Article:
Today, like even food. Food is not a necessity anymore. You are in Chicago. The money you spend, the less food you get. What’s the point? [laughter] Why, why, why [are] you doing this stuff? It’s a, it’s [laughter] answer number one: Whoever can create new options, new activities, new services, [means ?] I’m a “need.” Machines can be programmed to do that, but human beings are the ones [who] can vary. We can create. We can combine. That’s, that’s, that’s the new thing. That’s what human beings are different from others.
So, today we have arrived at the time that every talent is valuable when fully developed. If Kim Kardashian is useful, anyone can be useful. [laughter] That’s what our number one [is]. That’s [what] was our traditional thing. We allowed everyone to flourish. Now, we have to deliberately cultivate that. Deliberate[ly] cultivate. [50:00] And also, we have to think about other things today. For example, we know very well creativity is important, but creativity wasn’t important before. Create, we suppress creativity. There’s another “side effects.” Our children are born with a lot of creativity. Everyone is born to be creative. That’s a human being. You know, that’s our gift, to be able to adapt, to learn and relearn, and to develop new things.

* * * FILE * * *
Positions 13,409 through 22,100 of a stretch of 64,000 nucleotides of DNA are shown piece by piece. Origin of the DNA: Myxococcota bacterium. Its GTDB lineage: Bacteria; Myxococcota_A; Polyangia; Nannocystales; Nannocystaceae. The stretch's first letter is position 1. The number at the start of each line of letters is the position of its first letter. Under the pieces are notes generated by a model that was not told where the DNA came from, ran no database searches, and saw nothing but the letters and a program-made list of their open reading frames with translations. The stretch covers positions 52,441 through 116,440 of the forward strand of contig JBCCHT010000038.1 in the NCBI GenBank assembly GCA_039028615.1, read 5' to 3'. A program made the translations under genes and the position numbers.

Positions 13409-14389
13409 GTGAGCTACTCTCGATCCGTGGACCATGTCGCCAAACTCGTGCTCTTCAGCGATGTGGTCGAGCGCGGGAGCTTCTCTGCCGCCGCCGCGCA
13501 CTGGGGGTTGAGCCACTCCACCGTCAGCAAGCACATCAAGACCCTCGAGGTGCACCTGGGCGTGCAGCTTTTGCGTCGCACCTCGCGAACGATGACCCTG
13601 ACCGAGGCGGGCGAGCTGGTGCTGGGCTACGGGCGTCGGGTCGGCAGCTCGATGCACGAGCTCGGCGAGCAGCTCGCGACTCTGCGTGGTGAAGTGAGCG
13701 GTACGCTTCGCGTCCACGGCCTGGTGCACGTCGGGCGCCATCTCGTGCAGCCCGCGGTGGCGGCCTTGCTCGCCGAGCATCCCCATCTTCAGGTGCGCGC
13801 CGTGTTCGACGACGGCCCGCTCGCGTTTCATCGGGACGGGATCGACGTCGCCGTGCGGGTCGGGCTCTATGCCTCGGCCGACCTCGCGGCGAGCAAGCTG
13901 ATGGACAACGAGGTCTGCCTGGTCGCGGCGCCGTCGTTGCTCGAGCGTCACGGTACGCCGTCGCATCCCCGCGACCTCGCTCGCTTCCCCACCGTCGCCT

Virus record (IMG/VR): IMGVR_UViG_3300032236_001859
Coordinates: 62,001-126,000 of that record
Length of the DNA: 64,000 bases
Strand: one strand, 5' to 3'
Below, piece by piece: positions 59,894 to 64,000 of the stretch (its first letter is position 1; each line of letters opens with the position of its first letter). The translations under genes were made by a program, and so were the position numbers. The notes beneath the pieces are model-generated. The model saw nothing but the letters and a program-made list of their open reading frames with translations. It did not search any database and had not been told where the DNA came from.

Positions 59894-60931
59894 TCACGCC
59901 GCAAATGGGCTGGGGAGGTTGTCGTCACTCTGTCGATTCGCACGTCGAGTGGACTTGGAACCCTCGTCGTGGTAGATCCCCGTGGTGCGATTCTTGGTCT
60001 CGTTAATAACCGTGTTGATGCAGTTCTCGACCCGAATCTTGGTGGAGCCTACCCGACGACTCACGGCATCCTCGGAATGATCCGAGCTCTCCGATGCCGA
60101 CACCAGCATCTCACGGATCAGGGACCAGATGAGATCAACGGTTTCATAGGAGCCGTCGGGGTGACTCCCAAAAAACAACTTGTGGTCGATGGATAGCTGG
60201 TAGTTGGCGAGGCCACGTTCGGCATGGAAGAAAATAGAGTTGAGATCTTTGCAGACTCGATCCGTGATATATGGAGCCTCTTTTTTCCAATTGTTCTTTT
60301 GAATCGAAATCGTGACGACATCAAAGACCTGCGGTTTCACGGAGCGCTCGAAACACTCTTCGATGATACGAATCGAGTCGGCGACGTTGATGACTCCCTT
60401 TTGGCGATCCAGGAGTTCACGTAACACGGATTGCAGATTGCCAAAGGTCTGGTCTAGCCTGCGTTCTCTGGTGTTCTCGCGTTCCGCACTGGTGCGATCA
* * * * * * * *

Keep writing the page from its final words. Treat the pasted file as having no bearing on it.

But school has typically tried to suppress. So, a lot of times, the short-term learning has always become, direct instruction may give you the short-term gain but cause long-term damages. There’s a lot of studies showing now, for example, if you are going to teach children how to play [with] the toy, they lose curiosity, lose creativity. And this, if you want to read this, there’s two studies showing this thing. And if you allow children [to] explore more, they may not test very well, but they maintain creativity and maintain curiosity. So this is why in our schools right now, our school is, has been, the best creativity candy machine you can have. I’ve always said American schools do not teach creativity better than any Asian systems; we kill it less successfully. And, you know, when children are born [till] age five, basically in divergent thinking measures, 98 percent of them are creative at the genius level. Five years in our school—not in yours; in someone else’s school that’s doing Common Core stuff, but, uh, and the, the—we lose 60 percent. Then we gradually lose more, and by the time you get [to] 44, we really lose a lot. And creativity can bounce back, actually, for after retirement. George Bush is painting now. [laughter] That’s a, that’s, now, it shows a lot about how do we lose creativity and how to regain creativity. So, so, how do we do it? Creativity is not only, psyc, cognitive; it’s very psychological. Creativity is very domain specific. There’s no generic creativity. You cannot be creative in everything. Time, effort, work is there.